Segment’s Group call was designed to organize data from multiple people around specific groups. In Sherlock, these groups are Accounts. With Segment’s Group call, you can:

In Sherlock, you can find account traits on an account detail page and... can also segment your accounts based by any traits you attach in your group calls.

How to Make an Group Call

The Group call operates, essentially, the same as the Identify call, but instead of assigning traits to a specific user, it allows you to assign traits to a group of users.

You will need to make a Group call at least once for every users in order to assign that user to an Account. After that, you can update information about the Account without making a Group call for each user. A Group call looks like this:

And the corresponding Javascript event that would produce the above payload:

See the Segment documentation for more detail on Group calls:

When to Make Group Calls

Just like with an Identify call, you should make your Group calls:

What Traits to Include in your Group calls

Group (Account) traits are essential for getting the most value possible out of Sherlock. These traits are key for segmenting your Accounts for scoring, analysis, and making your Sherlock data even more actionable as you send it to other tools.

Here are some recommended (and required traits) when making Group traits:

How to configure accounts in Sherlock

If you use Segment's Group call, Sherlock automatically organizes your accounts around the groupId. Also, by default, Sherlock uses the Group trait Name as the Account display name in Sherlock. If you use a different trait for your account names, you can change the display name in the Sherlock Settings tab (more here).


Now that you have created the framework for your tracking by creating your User and Accounts, you will move on to tracking specific activity (ie - events) in your product. For this, you will use Segment’s track call. This is pretty basic event tracking, so should be straight-forward for your team.

What Events You Should Track

Every product is different, so what you track is going to be unique to you. With that said, we have provided a list of some basic SaaS events in the next section.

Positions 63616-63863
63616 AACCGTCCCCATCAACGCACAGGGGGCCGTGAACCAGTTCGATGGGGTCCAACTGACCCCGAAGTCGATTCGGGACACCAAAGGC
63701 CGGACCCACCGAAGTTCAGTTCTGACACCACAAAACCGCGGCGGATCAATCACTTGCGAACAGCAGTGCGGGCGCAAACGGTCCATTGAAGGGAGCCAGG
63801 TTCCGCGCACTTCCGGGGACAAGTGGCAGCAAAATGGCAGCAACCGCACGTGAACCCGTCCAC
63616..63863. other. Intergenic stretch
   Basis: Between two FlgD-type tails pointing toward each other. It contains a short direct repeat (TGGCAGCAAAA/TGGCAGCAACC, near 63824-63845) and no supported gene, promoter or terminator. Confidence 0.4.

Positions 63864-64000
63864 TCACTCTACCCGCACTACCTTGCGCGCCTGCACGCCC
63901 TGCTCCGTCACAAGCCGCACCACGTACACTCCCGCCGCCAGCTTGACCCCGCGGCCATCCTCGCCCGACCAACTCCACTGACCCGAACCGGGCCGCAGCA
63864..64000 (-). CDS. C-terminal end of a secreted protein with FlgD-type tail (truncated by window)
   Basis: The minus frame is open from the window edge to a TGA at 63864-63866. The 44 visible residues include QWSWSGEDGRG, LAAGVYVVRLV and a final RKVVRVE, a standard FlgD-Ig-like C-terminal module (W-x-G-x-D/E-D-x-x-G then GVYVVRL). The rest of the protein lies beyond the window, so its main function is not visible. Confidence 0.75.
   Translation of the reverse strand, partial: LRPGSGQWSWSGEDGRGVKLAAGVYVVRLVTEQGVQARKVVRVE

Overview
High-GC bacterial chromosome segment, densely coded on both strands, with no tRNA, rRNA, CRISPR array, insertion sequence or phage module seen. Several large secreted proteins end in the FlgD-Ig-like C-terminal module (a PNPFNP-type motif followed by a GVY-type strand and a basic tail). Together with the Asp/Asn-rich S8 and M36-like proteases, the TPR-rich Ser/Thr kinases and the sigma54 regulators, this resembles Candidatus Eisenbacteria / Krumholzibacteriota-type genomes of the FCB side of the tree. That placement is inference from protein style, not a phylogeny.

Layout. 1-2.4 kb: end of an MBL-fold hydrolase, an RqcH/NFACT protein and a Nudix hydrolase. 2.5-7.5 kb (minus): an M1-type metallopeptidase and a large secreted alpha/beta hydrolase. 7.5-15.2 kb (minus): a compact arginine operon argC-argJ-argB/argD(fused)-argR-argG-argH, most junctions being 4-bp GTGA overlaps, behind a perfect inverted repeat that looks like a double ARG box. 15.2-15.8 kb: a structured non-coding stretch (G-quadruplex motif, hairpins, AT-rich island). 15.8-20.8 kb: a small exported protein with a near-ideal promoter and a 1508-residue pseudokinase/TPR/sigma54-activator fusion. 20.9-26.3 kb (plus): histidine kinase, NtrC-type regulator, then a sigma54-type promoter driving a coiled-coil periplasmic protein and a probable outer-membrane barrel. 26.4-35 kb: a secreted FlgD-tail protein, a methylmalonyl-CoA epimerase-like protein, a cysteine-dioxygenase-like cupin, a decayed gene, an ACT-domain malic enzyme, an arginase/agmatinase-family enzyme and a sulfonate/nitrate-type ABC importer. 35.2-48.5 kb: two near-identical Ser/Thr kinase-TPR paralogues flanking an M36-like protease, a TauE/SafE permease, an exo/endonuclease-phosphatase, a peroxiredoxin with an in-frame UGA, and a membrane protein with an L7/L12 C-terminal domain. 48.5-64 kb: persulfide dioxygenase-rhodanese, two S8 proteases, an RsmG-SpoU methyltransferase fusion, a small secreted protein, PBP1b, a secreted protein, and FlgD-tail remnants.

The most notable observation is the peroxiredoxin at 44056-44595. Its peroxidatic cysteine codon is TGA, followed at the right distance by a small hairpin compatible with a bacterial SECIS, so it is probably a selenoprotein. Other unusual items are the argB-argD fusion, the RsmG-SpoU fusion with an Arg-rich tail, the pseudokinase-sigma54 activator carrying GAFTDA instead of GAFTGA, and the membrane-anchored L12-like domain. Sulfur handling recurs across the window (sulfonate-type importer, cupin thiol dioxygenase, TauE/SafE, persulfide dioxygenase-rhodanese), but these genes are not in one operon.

Don’t overthink your event tracking plan. Too often, teams spend weeks and months planning their tracking work - trying to ensure that every single potential action is covered. This is ultimately counterproductive. To get value out of Sherlock, it’s really only necessary to track somewhere between 10-30 of your most important events - which can be done in a very short amount of time.

Trust us, tracking some events is far better than tracking nothing. Don’t make this a bigger project than it needs to be. Every day you let pass without tracking data from your product is a day you’re going to regret later.

Some Basic SaaS Events

As mentioned earlier, most of the events you track will be unique to your product, but there are some pretty standard SaaS events that you should be tracking. They include:


As a reference, we have included a sample tracking schema for tracking the engagement with your product. We are including just the basic track, identify, and group calls that you should make with specific actions.

As we said earlier in this doc, this schema represents a starting point for tracking your SaaS application. The rest of what you track will be very specific to your product. Tracking your product engagement is a continuous process. Focus on the 10-30 most important events that define engagement in your product and get those into Segment as soon as possible. You can add, expand, and optimize your tracking over time.

Once you have these 10-30 events in Segment, you can push them to Sherlock immediately and unlock the value of engagement scoring for your entire operation.

Schema Tracking Doc in Notion

One of the biggest challenges with tracking your product data is keeping track of all the data that is tracked and making sure that your entire team understands it. We do this in a Notion document and it has been very helpful. We have translated our document into a template that any Notion users can use to track and communicate their own product data. You can find it at this link.

You can read more about how to use this doc on this post.